The technique of eventually aggrandizing what seems to be a minor line -- in this case, "your bugle and your drum(1) " -- is, to me, the most traditional poetic device found here. It took about 10 readings to offer an interpretation of "The maestro says it's Mozart, / but it sounds like bubble gum." It seems that the poet is, through an elaborate metaphor that unites presumably unrelated verses, stating that all of his friends (the maestros) say that her love (her bugle and her drum) is an incredible thing, that it's Mozartean (sp?). It seems like Brill Building music to him, though, in light of the fact that the miracle -- love that's even greater -- hasn't arrived. Is that haunting or what? If there is a such thing as sexual politics, Leonard Cohen is definitely a Democrat.

Some lines are extremely difficult. Why the mention of the end of World War II? He was 13 at the time. Was that, the beginning of his adolescence, the last time he wasn't obsessed with this cause? Or is it alluded to because of the parallel between the bittersweet happiness at the end of a war and the bitersweet happiness at the end of a long, fruitless search? And what does Most of you was naked, / ah but some of you was light mean? Still, the very presence of these ambiguities and simple-complicated (to parody Sondheim's phrase "Sorry-Grateful" from the equally genre-twisting musical "Company") imagery such as "the sands of time" help to stretch the limits of the form of the pop song.

Cohen brilliantly twists the story around and confuses us yet again by revealing that she's waiting for a sort of miracle herself. Once they decide to be "alone together" (which is less worn out than you initially think if context is taken into consideration), we realize that both "loves" (e.g., his love for her and her love for him) are "absolutely wrong." They'll both wait for something better until the end of time; the "improvement" is that they're wasting their lives away together.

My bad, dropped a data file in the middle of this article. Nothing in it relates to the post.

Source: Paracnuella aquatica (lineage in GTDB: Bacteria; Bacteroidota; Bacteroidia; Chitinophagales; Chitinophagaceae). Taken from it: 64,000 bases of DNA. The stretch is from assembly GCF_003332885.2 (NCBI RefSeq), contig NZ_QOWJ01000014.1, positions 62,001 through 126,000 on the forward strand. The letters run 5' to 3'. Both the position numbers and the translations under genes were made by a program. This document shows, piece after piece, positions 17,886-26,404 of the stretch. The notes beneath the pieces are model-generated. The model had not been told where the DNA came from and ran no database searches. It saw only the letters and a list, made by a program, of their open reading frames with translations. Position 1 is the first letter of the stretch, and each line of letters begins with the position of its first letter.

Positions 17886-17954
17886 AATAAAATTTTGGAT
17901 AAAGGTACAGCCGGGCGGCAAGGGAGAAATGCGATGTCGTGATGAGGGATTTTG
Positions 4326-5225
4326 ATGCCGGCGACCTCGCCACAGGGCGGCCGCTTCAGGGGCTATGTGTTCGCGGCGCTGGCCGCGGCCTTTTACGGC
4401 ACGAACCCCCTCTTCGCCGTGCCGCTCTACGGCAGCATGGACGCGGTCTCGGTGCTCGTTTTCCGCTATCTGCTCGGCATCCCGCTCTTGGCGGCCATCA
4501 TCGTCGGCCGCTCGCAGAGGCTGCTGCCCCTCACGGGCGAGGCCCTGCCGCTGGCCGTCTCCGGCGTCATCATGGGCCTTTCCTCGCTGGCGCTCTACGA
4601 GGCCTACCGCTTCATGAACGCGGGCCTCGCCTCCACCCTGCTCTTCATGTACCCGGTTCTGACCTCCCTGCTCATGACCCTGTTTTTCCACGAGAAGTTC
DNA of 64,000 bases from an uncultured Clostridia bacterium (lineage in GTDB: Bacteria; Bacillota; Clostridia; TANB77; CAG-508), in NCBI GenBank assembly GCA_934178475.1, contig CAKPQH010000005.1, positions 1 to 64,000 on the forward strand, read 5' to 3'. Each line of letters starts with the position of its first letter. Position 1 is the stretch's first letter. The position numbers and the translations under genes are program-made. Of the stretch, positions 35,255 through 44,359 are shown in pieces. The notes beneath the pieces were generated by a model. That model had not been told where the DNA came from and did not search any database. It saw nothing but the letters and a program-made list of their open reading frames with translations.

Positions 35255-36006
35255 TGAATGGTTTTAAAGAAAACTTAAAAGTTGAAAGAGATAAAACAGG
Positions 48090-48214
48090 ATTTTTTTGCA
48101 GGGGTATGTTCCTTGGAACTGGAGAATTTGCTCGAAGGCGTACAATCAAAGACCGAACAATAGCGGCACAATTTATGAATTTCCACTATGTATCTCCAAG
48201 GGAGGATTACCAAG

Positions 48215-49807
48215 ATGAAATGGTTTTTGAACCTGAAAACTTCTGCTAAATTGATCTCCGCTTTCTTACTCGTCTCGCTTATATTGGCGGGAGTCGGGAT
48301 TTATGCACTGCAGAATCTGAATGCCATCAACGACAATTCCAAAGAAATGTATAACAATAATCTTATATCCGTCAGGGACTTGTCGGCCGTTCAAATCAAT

Cohen's shrewd poem defies expectations and presents us with a number of challenges and an opportunity to create a mind-numbing number of interpretations. It's probably a poem about two people who settle for each other while they're waiting forever for something unattainable. Alternately, they may be absolutely happy and absolutely at peace. This could be so if, in the next-to-last verse, "something crazy..." is something sexual and "the miracle to come" is an orgasm as opposed to "something crazy" actually referring to their marriage and "the miracle to come" referring to a future love. Also, despite the fact that she's not the miracle he's looking for, he may very well be the miracle that she's looking for and, powerless, she might be conceding this and waiting with him until he finds a miracle.

In any event, I'm going to re-read, re-think and re-evaluate this work for some time, for some time to come.



1. Maybe a reference to Dylan's "Sad-Eyed Lady of the Lowlands"? (Sad-eyed lady of the lowlands, / Where the sad-eyed prophet says that no man comes. / My warehouse eyes, my Arabian drums, / Should I leave them by your gate? / Or, sad-eyed lady, should I wait?)

Michael Dube holds a degree in music and administration of justice from Rutgers University-New Brunswick and will receive his law degree from Rutgers Law School-Camden in May of 2002. Steven Dube, Linden High School's 2000 valedictorian, is an English major at New York University.